Superpowered Teens Focus of Multi-Climactic ZEROES

FTC Statement: Reviewers are frequently provided by the publisher/production company with a copy of the material being reviewed.The opinions published are solely those of the respective reviewers and may not reflect the opinions of or its management.

As an Amazon Associate, we earn from qualifying purchases. (This is a legal requirement, as apparently some sites advertise for Amazon for free. Yes, that's sarcasm.)

Scott Westerfeld Zeroes Simon Schuster Critical Blast

When I first started reading comic books, one of my favorite titles was TEEN TITANS. Not because they were the sidekicks of the heroes, or even that they were close to my own age, but that they were kids with powers, and were prone to getting into (and reacting to) situations the way kids would react. There was impetuousness, recklessness, infighting, crushes, jealousies, and the formation of lifelong friendships.

So when I learned that UGLIES writer Scott Westerfeld (joined by Margo Lanagan and Deborah Biancotti) had released a new book, and that this book was about teenagers with superpowers, how could I possibley resist? Hence, this review of ZEROES -- they're like heroes, only not.

The Zeroes aren't even a group; at least, not yet. There are five of them total: Ethan, known as Scam because he has another voice in him that knows things and says exactly what someone else wants to hear to get him out of trouble; Chizara, called Crash because being near electronics is painful to her and she lashes out by making them stop working; Riley, aka Flicker, who is blind but can see through the eyes of others; and Nate, the leader of the group, who calls himself Bellwether because of his ability to focus a group onto a singular mission.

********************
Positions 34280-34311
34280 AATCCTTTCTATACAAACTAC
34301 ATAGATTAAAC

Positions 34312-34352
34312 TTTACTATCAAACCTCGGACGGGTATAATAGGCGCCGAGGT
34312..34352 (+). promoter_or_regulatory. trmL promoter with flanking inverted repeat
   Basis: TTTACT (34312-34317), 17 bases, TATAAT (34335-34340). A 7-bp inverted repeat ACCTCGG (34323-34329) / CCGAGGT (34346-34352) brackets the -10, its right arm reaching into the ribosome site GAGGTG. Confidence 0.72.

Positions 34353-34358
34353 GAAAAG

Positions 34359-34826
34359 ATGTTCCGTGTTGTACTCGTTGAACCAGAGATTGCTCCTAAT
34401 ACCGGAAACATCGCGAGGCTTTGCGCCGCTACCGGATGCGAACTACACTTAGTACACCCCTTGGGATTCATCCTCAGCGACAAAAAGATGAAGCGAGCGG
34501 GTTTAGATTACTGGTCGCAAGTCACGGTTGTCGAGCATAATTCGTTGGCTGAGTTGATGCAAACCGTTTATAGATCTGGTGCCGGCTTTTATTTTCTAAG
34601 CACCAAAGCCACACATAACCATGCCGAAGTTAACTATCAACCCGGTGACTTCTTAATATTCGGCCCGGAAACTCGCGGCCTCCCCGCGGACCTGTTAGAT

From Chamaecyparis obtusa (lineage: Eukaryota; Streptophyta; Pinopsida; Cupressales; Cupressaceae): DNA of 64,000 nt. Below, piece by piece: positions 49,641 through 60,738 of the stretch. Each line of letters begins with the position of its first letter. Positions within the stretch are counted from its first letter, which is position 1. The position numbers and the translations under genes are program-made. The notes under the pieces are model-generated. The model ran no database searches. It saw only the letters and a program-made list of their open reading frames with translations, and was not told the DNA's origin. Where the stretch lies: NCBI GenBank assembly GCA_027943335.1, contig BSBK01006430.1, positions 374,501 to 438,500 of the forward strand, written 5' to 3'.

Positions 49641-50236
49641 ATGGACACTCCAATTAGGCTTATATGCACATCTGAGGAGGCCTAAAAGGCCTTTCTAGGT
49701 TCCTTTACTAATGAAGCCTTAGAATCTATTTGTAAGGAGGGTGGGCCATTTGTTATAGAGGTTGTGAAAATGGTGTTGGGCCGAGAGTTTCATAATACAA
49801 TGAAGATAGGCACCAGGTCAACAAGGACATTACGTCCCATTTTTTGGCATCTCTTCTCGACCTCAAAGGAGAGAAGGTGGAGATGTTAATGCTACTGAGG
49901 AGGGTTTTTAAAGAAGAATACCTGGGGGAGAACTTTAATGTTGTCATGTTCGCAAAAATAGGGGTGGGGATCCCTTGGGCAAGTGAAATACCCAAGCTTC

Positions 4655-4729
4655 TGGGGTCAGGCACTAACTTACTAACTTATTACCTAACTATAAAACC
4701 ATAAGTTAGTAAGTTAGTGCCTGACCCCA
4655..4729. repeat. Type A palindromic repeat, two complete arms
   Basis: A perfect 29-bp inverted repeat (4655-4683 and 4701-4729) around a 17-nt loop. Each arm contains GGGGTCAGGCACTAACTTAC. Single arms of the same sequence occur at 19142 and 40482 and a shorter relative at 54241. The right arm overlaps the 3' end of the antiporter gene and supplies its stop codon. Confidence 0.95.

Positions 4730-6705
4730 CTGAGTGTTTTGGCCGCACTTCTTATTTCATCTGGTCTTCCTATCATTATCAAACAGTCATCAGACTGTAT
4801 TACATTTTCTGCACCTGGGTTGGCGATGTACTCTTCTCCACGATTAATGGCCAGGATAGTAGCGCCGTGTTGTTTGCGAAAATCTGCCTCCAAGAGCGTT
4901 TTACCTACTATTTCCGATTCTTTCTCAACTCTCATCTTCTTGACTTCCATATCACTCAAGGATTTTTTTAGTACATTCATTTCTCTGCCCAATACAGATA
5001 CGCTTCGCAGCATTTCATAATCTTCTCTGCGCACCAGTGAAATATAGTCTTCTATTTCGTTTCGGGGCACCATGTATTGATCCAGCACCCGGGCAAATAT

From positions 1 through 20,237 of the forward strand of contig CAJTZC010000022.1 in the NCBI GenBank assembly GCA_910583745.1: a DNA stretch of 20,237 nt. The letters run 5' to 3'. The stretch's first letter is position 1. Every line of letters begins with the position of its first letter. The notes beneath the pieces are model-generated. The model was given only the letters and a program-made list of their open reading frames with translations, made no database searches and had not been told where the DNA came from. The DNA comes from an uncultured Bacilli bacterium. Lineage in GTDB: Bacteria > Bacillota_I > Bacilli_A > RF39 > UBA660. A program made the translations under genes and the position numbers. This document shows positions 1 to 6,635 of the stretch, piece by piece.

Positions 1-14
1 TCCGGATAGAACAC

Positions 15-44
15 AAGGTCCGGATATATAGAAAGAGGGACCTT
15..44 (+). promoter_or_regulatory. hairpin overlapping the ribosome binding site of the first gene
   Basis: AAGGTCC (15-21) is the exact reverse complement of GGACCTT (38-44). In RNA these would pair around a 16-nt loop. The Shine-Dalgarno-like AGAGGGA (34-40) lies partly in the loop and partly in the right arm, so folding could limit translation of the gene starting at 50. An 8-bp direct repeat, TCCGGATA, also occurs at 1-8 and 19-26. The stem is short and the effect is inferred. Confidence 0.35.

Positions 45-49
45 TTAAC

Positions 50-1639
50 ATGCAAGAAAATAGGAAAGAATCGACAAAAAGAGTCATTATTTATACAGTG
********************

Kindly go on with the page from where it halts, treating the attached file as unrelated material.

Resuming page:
Oh, and there's Thibault, who uses the alias Anonymous, because when he leaves the room you forget he even exists.

The Zeroes are unaware of anyone else in the world having any kind of superpowers. Nate's plan is to train the group on special missions so that they can hone their powers. But one slip of the tongue caused a rift in the group that seemed as if it would never heal. And then Scam, wanting only a ride home, manages to land himself in the middle of a bank robbery where things go horribly wrong. This robbery is connected to a sixth teen with powers, Kelsie, who can amp up the natural feeling of a crowd and amplify it, change it, and direct it. That's how she gets the name Mob.

A sixth zero is just the thing Bellwether has been hoping to find, for reasons that you'll have to read the book to understand; and some of the Zeroes are forced to wonder whether or not having a sixth is a good thing or something to be forcefully resisted.

About halfway through ZEROES, you reach a point where you're sure the main conflict has been resolved. And that's when the writers ratchet things up another level. It turns out that ZEROES is a multi-climactic hookup of a book that takes your hand and leads you through a rave you hope never ends. If this is the opening to a series, then all the better, because I'd like a long-term relationship with this one.

5.0 / 5.0